Jurisdictional Reach May Be Longer Than District Court Thought
February 02, 2001
Last Month at the Federal Circuit - March 2001
Judges: Dyk (author), Lourie, and Linn
In Delta Systems, Inc. v. Indak Manufacturing Corp., No. 00-1225 (Fed. Cir. Feb. 2, 2001) (nonprecedential decision), the Federal Circuit vacated the district court’s dismissal of Delta Systems, Inc.’s (“Delta”) patent infringement suit for improper venue and remanded the case to determine whether the federal due process requirements for the exercise of general jurisdiction had been met.
Delta initiated the action in the U.S. District Court for the Northern District of Ohio against Indak Manufacturing Corp. (“Indak”) for infringement of its design patent. Delta’s complaint arose from Indak’s manufacture in Illinois of two preproduction prototype plunger switches that allegedly infringed the patent. The record showed that Indak, an Illinois corporation with its principal place of business in Illinois, had never sold or offered for sale any of the allegedly infringing prototype switches in Ohio. Accordingly, Indak argued that it was not subject to personal jurisdiction in Ohio, and therefore, the action should be dismissed for improper venue.
According to the district court, personal jurisdiction over Indak was dependent on a two-part showing: (1) that Indak was subject to Ohio’s longarm statute; and (2) that the exercise of personal jurisdiction comported with the requirements of the federal Due Process Clause. The district court concluded that Delta had failed on part one of this showing because Indak simply was not subject to Ohio’s long-arm statute. Accordingly, the Court dismissed the action for lack of proper venue.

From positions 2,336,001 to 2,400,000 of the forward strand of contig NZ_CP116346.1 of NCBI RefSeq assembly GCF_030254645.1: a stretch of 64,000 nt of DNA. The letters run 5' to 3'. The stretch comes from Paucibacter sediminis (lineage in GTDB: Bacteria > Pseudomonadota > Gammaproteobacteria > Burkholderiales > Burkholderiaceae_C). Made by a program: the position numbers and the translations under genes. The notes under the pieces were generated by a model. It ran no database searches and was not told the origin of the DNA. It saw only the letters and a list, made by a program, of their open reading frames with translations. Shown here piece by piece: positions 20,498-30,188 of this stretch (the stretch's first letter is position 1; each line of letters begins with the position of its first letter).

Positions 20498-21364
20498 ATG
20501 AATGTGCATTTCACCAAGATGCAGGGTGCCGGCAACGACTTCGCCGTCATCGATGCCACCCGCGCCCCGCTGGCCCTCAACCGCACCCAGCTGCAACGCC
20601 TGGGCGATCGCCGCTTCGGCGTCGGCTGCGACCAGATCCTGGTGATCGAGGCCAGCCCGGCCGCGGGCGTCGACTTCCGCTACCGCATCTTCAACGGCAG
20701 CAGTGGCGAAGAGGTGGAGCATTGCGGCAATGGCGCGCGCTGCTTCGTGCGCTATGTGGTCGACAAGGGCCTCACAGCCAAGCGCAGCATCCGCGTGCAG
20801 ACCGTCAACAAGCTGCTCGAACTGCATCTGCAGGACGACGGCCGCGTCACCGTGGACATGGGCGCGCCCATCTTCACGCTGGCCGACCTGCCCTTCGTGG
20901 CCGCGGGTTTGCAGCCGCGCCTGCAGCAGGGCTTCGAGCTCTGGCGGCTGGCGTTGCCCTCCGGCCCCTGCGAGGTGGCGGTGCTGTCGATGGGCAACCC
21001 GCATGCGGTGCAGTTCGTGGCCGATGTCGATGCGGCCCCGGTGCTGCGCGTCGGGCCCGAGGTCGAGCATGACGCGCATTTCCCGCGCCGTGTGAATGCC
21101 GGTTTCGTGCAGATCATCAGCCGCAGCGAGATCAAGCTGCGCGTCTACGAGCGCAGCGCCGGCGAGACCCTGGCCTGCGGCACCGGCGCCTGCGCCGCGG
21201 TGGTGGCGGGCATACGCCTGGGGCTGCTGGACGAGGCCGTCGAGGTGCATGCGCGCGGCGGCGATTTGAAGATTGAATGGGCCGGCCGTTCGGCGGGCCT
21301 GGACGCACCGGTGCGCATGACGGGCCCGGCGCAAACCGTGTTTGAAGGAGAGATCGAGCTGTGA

Reviewing the case de novo, the Federal Circuit agreed that there were insufficient contacts between Ohio and the alleged infringement to confer personal jurisdiction over Indak under the Ohio long-arm statute. But, the Court determined, the long-arm statute was not the only source of jurisdiction over an out-of-state defendant under Ohio law.
The Court cited LSI Industries, Inc. v. Hubbell Lighting, Inc., 232 F.3d 1369 (Fed. Cir. 2000), where it had recently held that a federal district court in Ohio could use the Ohio long-arm statute to exercise personal jurisdiction in an infringement suit over an out-of-state defendant who does business in the state, but did not commit the allegedly infringing acts in the state. In LSI, the Court stated that personal jurisdiction would be proper where the defendant is amenable to process in the forum state and where the exercise of personal jurisdiction complies with federal due process. A defendant would be amenable to service if the defendant could be subject to the jurisdiction of a court of general jurisdiction in the state in which the district is located. According to the Federal Circuit, a defendant conducting activity that meets the federal due process threshold for general jurisdiction is necessarily amenable to process under Ohio’s “doing business” standard as described in Ohio Supreme Court cases and is therefore subject to the district court’s personal jurisdiction.
Based on its decision in LSI, the Federal Circuit held that the district court may properly exercise personal jurisdiction over Indak if that company maintains the “continuous” and “systematic” contacts with Ohio sufficient to satisfy the standard for general jurisdiction as set forth by the United States Supreme Court. Accordingly, the district court decision was vacated and remanded to determine whether the federal due process requirements for the exercise of general jurisdiction would have been met.